Instead, the world is full of frantic activity, which accomplishes nothing. Where is this frantic activity going on?  At work – where everyone is working their butts off, going from one crisis to another, going from one failed company to another, with long periods of unemployment in between. Running on treadmills with blinders on. But no one is saying “Something is really crazy here.” When there clearly is.

We are incapable of standing back, analyzing the situation, getting in control of it, and then fixing it. We cannot be good to ourselves – that is what is boils down to. There seems to be a black cloud over us, saying “You must destroy yourself!”

We have a mis-placed sense of values. We should be concentrating on our ourselves, and our well-being – but instead we are involved in some great struggle, which is much more important than anything we could be involved in for ourselves. It demands everything from us, and gives us nothing in return.

This is not so unusual, actually. We have always been passionate creatures, willing to give our lives for the strangest things. But we have always been keenly aware of what these passions were: if we fell in love, for example, we knew who we fell in love with. However, in our present situation, we have no such awareness. We have been overwhelmed and taken over without our even knowing it – by a force we know nothing about. What is this force?

Frankly, I do not know. It seems to be a mass insanity – and insanity always deprives its victim of its consciousness. But some of the symptoms are clear: people have lost their self-awareness; they have become powerless, and business has become all-powerful. And business includes almost everything: the military, the media, and the schools – on a global scale. Note that I have omitted the government, because it doesn’t really matter anymore. Another force has taken over.

The Chayote

The Chayote is one of the favorite vegetables of Costa Rica. Large farms of them exist: suspended wire netting where the vines grow, and the gourds can hang below them. It is a type of squash about twice a big as your fist. It is usually prepared as a picadillo, cut up in little cubes. I have a recipe given to me by the cook at the former vegetarian restaurant in Orosi. (He died, and I now live in his house.) It contains diced Achiote, almost any kind of green leafy stuff I can buy at the farmer’s market at nearby Paraiso, chili dulce (like a Bell Pepper), onions, garlic, a can of sweet corn, and grated cheese – and maybe a tiny bit of hot peppers too. You bake the whole thing. Yum!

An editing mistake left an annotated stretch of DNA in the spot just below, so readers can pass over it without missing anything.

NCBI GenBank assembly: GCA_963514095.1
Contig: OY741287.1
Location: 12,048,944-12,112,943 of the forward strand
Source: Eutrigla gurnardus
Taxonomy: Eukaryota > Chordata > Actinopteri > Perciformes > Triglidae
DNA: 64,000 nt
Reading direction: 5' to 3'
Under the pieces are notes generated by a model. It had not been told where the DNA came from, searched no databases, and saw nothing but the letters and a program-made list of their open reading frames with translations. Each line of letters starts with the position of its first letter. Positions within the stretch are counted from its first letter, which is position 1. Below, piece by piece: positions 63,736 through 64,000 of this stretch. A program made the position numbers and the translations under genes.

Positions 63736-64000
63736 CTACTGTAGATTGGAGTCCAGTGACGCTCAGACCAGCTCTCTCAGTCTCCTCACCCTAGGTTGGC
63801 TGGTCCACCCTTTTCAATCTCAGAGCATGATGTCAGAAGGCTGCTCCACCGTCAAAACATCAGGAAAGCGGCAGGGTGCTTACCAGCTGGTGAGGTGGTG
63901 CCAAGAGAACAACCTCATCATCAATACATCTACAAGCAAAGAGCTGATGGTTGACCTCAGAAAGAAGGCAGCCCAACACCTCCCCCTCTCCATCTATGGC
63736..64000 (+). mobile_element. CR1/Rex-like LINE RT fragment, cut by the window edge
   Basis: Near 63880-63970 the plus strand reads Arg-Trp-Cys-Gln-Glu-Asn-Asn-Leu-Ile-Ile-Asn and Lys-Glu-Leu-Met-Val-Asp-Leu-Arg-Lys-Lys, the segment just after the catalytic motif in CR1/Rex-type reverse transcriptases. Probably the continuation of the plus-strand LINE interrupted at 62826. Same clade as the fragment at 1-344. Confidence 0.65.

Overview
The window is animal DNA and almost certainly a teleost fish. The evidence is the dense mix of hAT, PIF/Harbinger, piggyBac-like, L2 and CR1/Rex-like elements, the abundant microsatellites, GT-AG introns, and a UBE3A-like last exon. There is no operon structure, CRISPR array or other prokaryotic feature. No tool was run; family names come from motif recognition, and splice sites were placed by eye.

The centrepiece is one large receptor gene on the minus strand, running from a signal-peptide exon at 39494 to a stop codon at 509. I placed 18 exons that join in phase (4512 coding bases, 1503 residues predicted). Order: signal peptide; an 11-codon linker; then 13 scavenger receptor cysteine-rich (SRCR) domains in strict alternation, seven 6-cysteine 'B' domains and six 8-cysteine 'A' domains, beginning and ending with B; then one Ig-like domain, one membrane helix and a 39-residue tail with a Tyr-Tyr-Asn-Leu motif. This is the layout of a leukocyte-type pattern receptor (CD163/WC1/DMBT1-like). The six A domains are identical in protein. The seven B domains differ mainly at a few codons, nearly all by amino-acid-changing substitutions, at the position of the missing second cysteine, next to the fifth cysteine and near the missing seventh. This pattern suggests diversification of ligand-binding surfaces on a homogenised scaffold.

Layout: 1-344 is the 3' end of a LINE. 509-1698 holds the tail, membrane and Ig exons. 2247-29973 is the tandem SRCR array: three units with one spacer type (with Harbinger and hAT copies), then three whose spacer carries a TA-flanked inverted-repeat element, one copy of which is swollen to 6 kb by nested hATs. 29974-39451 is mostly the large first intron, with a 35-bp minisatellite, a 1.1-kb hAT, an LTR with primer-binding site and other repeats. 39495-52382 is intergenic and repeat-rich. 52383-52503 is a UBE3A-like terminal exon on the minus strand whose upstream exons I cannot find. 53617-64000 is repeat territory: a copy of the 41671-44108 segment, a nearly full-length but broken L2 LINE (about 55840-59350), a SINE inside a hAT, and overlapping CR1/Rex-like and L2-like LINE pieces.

I noticed at a family restaurant in La Alegria that they were boiling their Achiotes before using them. So I tried doing the same thing – which makes them much easier to peel and dice. I also noticed they have a fine flavor all by themselves. No wonder they are so popular – and they are entirely healthy – something not always true with Latino cuisine – although roasted corn on the cob, or boiled corn in the husk, are also popular. I just through them in the microwave.

Their sweet corn is a big disappointment. They seem to like the tough stuff, and don’t want to switch to the sweet, soft stuff that I love.

The Organization Man

I first read this in 1956, when I was still in college; it made a strong impression on me then; and as I re-read it now, it still does. I marvel how little it has impressed others – but that is the way of all flesh: to be blissfully unaware. I quote the first paragraph in its entirety:

This book is about the organization man. If the term in vague, it is because I can think of no other way to describe the people I am talking about. They are not the workers, nor are they the white-collar people, in the usual clerk sense of the world. These people work only for The Organization. The ones I am talking about belong to it as well. They are the ones of our middle class who have left home, spiritually as well as physically, to take the vows of organizational life, and it is they who are the mind and soul of our great self-perpetuating institutions.

Only a few are top managers or ever will be. In a system that makes such hazy terminology as “junior executive” psychologically necessary, they are of the staff as much as the line, and most are destined to live poised in a middle area that still awaits a satisfactory euphemism. But they are dominant members of our society nonetheless. They have not joined together into a recognizable elite – our country does not stand still long enough for that – but it is from their ranks that are coming most of the first and second echelons of our leadership, and it is their values which will set the American temper.

The world has come a long way since 1956, and this change has occurred so gradually most have not been aware of it – but anyone who has been aware, if only slightly,  has to acknowledge that it has happened – if only to say “So what?”

A whole new array of upper-level positions have appeared: CEO, CFO, CTO, etc., and the more ambitious aim for these slots – despite the inadequacy of their titles – they simply invent variations of these roles, depending on the local situation. For example, some people specialize in the firing of burned-out senior executives. And all kinds of specialists in different relationships exist: public relations, investor relations, marketing (customer relationships), and human resources (employee relationships).

The Organization has become the happy hunting ground, where people can bag big game.